• On my computer, I remember how to find things about PhD vivas as “really these ought to be classified under research, but there’s already a directory called ‘external examining’ under teaching, so go in there and look for the directory called extExams and then the sub-directory called PhD“.

It makes me wonder what other things that I do have a similar convoluted story in my memory, but where the process just all happens pre-consciously.


Tuesday, November 3rd, 2015

My mother used to knit faster when she was getting to the end of the ball of wool, in the belief that if she went quick enough she would reach the end of the current row before the ball ran out. I have an isomorphic delusion when it comes to typing—if I want to get a certain sentence on the current line without wrapping, I will type quicker, hoping to reach the end of the line before the computer decides to put a line break in.

The bells, Esmerelda, the bells…

Wednesday, August 12th, 2015

Church bells are surprisingly controversial. To people like my friend Greg, they are a micro-artform. Not content with annoying his own neighbours at early-o’clock on a Sunday morning, when travelling he emails the bell-brigadier of the local tower and asks if he can join in in their latest attempt at ringing grandbob-sire-rhesus-negative, or whatever fancy pants name the community has chosen for that particular permutation of a subset of the positive integers.

On the other hand there are people who see it as a form of noise pollution, analogous to erecting giant neon signs around the neighbourhood that flash “go to church” at inconvenient times of the night. A particularly annoying subset of these people are those to whom I am trying to sell my house at the moment, who tell me that it is “lovely, but I don’t think I could cope with the bell-ringing” (two out of three viewees so far). I should have been warned. A couple of decades ago, I was surprised at the level of vitriol that the proposal to include regular quarter-hour daytime peals in the church clock restoration generated amongst local residents (the connection between clock and bells having broken down decades ago). Overall, it seems to be one of those things that many people like the idea of in general, but when it is proposed in a specific location opposite someone’s house, they object to.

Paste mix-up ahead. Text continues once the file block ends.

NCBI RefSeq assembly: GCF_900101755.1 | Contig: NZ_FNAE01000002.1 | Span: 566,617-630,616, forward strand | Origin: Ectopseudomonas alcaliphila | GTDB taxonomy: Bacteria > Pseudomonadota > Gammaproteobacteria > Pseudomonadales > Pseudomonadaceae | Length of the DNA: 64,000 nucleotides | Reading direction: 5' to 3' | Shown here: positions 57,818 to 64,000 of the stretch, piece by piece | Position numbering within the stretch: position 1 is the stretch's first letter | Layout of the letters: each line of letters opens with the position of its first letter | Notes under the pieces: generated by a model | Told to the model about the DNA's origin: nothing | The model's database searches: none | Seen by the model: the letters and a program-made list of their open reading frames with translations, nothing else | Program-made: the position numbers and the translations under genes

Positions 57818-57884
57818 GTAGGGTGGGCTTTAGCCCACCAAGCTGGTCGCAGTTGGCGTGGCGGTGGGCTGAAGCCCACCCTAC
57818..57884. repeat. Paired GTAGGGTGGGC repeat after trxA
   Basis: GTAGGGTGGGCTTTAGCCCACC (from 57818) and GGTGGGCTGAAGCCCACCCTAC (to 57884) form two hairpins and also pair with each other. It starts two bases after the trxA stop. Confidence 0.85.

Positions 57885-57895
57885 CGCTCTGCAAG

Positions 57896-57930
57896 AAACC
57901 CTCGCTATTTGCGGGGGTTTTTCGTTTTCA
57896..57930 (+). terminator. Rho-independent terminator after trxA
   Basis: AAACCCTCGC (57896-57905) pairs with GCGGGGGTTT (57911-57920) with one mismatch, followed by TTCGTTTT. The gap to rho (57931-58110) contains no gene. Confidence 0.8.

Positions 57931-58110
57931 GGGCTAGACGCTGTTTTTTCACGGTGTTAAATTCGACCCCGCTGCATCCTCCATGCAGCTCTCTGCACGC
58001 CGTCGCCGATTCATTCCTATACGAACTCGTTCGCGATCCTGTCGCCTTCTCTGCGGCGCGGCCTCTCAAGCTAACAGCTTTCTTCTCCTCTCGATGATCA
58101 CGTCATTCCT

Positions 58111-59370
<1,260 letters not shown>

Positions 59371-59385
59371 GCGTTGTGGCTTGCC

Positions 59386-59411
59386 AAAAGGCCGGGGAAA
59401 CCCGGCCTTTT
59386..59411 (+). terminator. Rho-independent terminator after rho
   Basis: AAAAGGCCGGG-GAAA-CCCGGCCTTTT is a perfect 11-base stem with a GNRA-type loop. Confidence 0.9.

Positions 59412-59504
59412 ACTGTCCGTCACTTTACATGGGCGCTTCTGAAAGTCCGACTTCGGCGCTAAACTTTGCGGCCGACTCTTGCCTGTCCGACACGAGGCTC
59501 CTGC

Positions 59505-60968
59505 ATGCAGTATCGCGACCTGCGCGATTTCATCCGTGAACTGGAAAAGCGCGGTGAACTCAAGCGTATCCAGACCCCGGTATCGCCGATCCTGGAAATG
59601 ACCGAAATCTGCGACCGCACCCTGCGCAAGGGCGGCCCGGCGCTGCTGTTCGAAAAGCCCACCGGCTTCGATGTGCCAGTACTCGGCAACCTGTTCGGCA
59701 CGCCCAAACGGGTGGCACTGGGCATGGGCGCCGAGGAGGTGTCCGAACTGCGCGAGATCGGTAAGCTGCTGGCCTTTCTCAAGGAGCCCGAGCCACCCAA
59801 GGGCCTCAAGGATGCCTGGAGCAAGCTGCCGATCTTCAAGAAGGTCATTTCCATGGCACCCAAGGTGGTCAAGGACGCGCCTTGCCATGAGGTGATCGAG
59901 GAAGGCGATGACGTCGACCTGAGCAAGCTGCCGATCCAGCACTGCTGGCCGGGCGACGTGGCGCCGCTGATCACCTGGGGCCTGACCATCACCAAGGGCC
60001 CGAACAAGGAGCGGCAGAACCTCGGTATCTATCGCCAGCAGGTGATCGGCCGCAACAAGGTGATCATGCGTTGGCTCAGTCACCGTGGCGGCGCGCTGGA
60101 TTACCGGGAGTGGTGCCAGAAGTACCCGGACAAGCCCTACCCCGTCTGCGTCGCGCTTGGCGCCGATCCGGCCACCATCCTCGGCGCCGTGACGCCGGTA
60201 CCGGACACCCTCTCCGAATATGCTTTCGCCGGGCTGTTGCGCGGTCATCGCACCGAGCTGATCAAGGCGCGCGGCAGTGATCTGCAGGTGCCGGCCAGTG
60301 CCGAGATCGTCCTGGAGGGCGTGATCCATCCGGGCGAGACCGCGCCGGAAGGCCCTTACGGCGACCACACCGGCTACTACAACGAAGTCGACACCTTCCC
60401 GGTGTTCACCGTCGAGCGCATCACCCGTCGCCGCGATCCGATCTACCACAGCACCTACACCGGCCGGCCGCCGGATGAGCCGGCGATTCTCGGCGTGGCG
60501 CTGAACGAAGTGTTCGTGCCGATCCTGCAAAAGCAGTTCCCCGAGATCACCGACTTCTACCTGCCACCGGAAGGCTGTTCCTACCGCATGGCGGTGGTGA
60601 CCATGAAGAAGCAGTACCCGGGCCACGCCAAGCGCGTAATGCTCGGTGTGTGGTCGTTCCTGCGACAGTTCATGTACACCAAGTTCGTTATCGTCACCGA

I’m largely on the side of the ringers. Having lived opposite a church for ages, and lived in a university hall where there was a regular quarter-hour bell for a while, I’m astonished that the brain adjusts quickly to filter out the bells very quickly. People don’t believe me when I say that.

And btw, I made up the term “bell-brigadier” earlier, though I think I am going to write to the Central Council of Church Bell Ringers right away and propose that they adopt the term immediately.

“In Anger”

Wednesday, July 30th, 2014

I’m surprised at the number of people who don’t know the phrase “used in anger”. Also, if you use it at the person you are talking to doesn’t know what you are taking about, it sounds like quite a nasty accusation: “no, of course I’ve never got angry about this, what sort of person do you think I am?”.

Forms of Embarrassment (3)

Tuesday, February 18th, 2014